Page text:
Drug addiction tends to remove one from the various spheres of activity he was involved in prior to addiction. Fixation in nature implies this. The addicted person is so focused on one single thing, he falls out of touch with his job, his family, his groups, his possessions. And yes, even with his spiritual community.
Rehabilitation itself is more than just bringing a person back to a drug-free state. It is allowing him to reconnect, re-establish himself and once again find purpose in life. Christian Drug Rehab doesn’t just correspond with Christian beliefs during the treatment process, it reinstates one’s purpose in believing in God and finding strength through spiritual communities.
How a Christian Rehab Program Works
Christian Drug Rehab is a very broad category of rehabilitation, and each program will differ from one another, but the fundamentals remain fairly consistent throughout. Some Christian treatment centers offer a version of the 12-step program infused with Christian doctrine and teachings. Included in this program could be things like Bible studies several nights a week, local church visits and participation in church group activities.
Christian Rehab isn’t just for people who have lost sight of God. It is for anyone who wishes to begin, continue or rekindle their faith as a way to achieve a successful recovery. This means it’s also for non-Christians, although this is possibly misleading. You can come into a Christian rehab as a non-Christian, but don’t expect the process to be a secular one. The very basis of the Christian treatment method is that an individual can’t overcome addiction by himself but can through the strength of a community and the strength of God. You must be willing to accept the belief in God in order for such a treatment to be effective.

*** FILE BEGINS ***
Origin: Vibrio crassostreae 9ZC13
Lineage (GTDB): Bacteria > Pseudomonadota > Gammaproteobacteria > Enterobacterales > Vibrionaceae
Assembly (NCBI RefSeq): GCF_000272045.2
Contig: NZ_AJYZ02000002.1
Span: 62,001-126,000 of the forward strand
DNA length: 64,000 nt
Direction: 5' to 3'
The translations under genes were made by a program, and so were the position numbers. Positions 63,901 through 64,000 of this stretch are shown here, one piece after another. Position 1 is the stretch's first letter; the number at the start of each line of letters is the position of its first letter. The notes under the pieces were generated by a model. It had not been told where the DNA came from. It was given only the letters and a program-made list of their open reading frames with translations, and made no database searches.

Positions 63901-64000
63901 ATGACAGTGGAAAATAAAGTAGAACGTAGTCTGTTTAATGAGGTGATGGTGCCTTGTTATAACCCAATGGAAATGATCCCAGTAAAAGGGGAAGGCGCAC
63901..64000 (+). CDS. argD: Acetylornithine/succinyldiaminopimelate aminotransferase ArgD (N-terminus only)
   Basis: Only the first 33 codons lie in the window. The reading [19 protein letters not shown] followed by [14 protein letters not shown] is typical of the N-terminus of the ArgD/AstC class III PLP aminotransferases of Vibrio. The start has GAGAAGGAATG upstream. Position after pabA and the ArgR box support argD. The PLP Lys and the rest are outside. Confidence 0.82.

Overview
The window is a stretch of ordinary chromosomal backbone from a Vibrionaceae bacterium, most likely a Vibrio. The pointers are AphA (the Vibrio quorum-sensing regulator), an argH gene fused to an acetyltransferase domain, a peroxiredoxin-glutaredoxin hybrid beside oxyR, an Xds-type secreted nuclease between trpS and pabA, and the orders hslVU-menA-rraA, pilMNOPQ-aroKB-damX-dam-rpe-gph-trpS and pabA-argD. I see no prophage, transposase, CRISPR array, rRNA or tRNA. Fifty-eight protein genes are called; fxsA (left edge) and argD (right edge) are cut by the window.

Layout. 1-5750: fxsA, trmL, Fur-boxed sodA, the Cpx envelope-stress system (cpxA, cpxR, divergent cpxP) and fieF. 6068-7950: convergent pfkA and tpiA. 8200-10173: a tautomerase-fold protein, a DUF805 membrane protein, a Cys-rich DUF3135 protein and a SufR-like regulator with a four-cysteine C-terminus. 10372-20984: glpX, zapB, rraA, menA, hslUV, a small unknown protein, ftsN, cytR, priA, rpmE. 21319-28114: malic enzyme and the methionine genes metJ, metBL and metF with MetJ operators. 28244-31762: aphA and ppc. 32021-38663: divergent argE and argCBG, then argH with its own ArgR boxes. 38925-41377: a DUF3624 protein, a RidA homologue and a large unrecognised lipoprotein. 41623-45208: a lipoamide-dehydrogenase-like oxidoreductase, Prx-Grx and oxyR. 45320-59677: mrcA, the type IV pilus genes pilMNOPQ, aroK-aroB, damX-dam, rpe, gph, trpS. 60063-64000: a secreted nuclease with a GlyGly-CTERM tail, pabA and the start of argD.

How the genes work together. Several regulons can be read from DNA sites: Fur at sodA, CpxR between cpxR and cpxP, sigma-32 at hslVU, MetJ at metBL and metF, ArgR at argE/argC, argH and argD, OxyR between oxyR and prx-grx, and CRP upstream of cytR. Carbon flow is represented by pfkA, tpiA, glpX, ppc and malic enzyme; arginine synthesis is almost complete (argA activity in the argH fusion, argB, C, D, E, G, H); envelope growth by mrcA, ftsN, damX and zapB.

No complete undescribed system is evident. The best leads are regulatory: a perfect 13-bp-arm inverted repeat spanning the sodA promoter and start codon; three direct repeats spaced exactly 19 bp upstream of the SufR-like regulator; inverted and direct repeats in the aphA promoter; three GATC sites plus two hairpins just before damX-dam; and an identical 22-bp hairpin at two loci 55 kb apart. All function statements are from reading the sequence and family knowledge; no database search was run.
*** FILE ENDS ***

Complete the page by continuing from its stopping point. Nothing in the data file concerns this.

Christian Intervention Services
As there is a method for rehabilitating one through Christian doctrine, there’s also a method for staging a Christian intervention. The word “intervention”, and the fact that you have to stage one, connotes a sort of inherent harshness and forcefulness in dealing with the addict. As an intervention is an act of getting an individual to seek help and kick the habits, which he was unable to kick by himself, it is understandable that some sort of force is needed to help him change direction. Sometimes pleas are made, sometimes ultimatums are presented and sometimes the addict is even told that if he doesn’t change something, he will lose the support of all his present friends and family in the intervention.
The Christian intervention method takes a slightly different approach. The set-up is still the same: an individual being told his presence is requested somewhere at some time, with several friends and family members showing up at said time and place, to attempt to convince him he should stop his drug use. But in a Christian intervention, a member of the clergy, who can assume the position of the intervention specialist as well, is usually present.
The key difference, though, is that in a Christian intervention, you have to let the addict know that he/she is loved and that addiction is a just barrier getting in the way of their connection with God.
Philippians 2:4 says “Let each of you look not only to his own interests but also to the interests of others.” That means that as a Christian, it is your business to look after the interests of others, especially those who can’t look after their own interests, i.e. those who are substance-dependent. This is a workable philosophy to embrace in rehabilitating individuals, for if we were not all willing to help others, rehabilitation would be virtually impossible.